• Nathan k

    Speaking as a circumcised male who was circumcised at birth I argue is quality of life not an important aspect to consider when making decisions about the long term health of a person? To most males, sexual pleasure and function is on an equal footing with being alive. I argue that the benefits preventing uti’s does not outweigh the psychological and neurological cost of permenant gentital mutilation.

  • Dreamer

    “This benefit seems to raise a lot of questions for anti-circumcision advocates” – Actually not only for anti-circumcision advocates, but also for some other medical organizations. The Royal Dutch Medical Association in their 2010 Viewpoint on Non Therapeutic Circumcision of Male Minors states: “Further, there is apparent evidence that circumcision offers protection against complaints such as HPV infection, urinary tract infections and penis cancer. However, these studies, too, are controversial.16 Moreover, urinary tract infections can be successfully treated with modern healthcare. Children with inborn abnormalities to the urinary tract can generally be successfully helped by a foreskin-widening operation, which makes the foreskin easier to clean.” “In response to the possible medical benefits, a large number of complications resulting from circumcision are described: infections, bleeding, sepsis, necrosis, fibrosis of the skin, urinary tract infections, meningitis, herpes infections, meatisis, meatal stenosis, necrosis and necrotising complications, all of which have led to the complete amputation of the penis.17 Deaths have also been reported.18 The AAFP estimates the number of deaths as 1 in 500,000.19 That would mean that in the United States, two children die each year as a result of the intervention.” “Alongside these direct medical complications, psychological problems20 and complications in the area of sexuality have also been reported,21 as have extreme pain experiences in newborns causing behavioural changes which are still apparent years later.22 23 Similarly, the high social costs of circumcision as a result of complications have been cited.24 Even if there were slight medical benefits connected with circumcision for medical preventative reasons, it is questionable whether these possible medical benefits would compensate for the risk of complications. Certainly when it comes to children, who cannot make this assessment themselves, the possible medical benefits should be significant and the risk of complications small for the intervention to be justifiable.” “It is a generally accepted moral principle that children may only be exposed to medical treatments if illness or abnormalities are present, or if it can be demonstrated that the medical intervention is in the interest of the child, as is the case for vaccinations, for example. In the case of preventative medical interventions, there needs to be a clear individual or public health benefit which cannot be achieved in another, less intrusive way.” “Thus circumcision as a preventative against urinary tract infections or HIV/AIDS would need to be weighed against other, less intrusive forms of prevention (such as antibiotics, condom use, sex education or behavioural changes) and a scientific cost/benefit analysis made. Only if the results of this cost/benefit analysis were positive should the intervention be offered to all parents of small boys on public health grounds.” So yes, this point is not only debated by activists, but it’s also debated by other medical organizations.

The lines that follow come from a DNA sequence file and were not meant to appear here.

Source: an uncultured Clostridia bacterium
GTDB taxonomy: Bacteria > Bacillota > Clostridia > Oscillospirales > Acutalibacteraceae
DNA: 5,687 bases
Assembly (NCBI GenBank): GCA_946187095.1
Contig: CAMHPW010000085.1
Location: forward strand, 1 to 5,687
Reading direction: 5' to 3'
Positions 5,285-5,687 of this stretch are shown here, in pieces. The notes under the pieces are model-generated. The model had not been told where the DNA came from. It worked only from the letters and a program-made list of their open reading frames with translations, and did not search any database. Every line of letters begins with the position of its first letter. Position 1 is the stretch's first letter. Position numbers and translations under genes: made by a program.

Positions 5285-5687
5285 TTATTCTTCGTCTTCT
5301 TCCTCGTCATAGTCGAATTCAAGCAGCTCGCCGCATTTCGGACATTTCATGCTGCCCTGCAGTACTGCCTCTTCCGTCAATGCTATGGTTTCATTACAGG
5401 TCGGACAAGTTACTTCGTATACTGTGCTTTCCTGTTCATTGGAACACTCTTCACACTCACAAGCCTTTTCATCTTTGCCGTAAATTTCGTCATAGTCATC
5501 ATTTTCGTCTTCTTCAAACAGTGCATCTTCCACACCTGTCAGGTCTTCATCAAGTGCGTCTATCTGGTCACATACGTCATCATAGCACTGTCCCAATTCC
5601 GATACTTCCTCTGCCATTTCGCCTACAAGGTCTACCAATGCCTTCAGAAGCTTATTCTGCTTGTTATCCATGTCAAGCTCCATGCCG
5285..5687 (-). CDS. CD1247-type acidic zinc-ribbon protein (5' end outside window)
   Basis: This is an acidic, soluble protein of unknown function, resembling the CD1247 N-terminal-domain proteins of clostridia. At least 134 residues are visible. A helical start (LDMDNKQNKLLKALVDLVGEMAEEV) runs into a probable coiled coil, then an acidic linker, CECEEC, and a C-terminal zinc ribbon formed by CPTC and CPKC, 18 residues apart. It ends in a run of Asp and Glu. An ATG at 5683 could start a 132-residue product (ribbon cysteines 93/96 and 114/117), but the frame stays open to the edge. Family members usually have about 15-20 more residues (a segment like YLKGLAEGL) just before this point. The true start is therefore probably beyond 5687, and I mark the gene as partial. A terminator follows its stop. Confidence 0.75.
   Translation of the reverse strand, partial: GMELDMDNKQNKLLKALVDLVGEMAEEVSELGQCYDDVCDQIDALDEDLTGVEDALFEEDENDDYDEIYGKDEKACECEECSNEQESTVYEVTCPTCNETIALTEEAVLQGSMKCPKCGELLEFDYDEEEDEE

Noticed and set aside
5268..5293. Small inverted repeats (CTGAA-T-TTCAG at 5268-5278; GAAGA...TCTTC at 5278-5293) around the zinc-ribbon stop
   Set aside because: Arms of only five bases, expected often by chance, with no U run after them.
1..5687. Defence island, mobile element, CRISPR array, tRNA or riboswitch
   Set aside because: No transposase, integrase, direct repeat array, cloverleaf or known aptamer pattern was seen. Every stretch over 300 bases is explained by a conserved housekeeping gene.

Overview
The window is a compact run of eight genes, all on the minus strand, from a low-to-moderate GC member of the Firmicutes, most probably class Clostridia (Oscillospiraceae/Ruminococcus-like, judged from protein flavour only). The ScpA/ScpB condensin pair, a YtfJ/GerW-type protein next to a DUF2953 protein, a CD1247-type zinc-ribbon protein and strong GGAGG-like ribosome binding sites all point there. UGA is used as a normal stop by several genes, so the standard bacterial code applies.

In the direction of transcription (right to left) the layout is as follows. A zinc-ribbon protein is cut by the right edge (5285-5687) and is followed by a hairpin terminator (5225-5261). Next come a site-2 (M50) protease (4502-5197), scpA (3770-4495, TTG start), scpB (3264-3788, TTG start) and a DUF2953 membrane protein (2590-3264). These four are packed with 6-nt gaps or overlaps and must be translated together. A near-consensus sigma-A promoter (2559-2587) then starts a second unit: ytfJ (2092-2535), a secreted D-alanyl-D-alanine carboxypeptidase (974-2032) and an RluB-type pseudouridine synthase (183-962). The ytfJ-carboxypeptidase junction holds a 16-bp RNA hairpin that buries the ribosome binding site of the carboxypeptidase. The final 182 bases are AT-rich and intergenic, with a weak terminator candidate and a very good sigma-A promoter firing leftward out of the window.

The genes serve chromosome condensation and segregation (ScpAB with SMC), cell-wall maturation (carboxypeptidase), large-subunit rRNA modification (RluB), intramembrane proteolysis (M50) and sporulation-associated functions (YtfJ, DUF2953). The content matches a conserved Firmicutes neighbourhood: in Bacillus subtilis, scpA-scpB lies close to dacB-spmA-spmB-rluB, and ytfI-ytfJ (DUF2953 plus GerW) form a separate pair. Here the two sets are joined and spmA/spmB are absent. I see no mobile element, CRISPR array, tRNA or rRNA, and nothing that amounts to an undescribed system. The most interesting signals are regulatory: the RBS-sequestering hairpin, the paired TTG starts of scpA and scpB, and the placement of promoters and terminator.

• paper0airplane

      The fact that its debated by other medical organizations does NOT mean, however, that it should simply be dismissed. Often many intactivists seem to miss that distinction. UTIs in male infants are serious and can be very harmful. I think this means in certain cases, the prophylaxis shouldn’t be dismissed off hand. I don’t think that means that every boy should be circumcised for this reason, but I also don’t believe that it’s an unreasonable thing to consider when parents make the choice.

      Your comments are going to spam, by the way. That’s why they spend so long in moderation.

      Also ‘truthful mother’ might have more to say on this I’m not sure. But I don’t believe she is truth’s master in any realm :).

    • veritasmater

      You’re right that the risk/benefit analysis of circumcision is hotly debated in the scientific community. I agree that there is controversy and that different people may weigh the evidence and come to very different conclusions. My post didn’t mean to be arguing that the benefits of protection against UTI are so overwhelming that they override any other consideration, but simply to correct the common argument that UTIs are unimportant, rare and can be easily treated. They are relatively rare, but not extremely rare, and in the neonatal period are very serious indeed.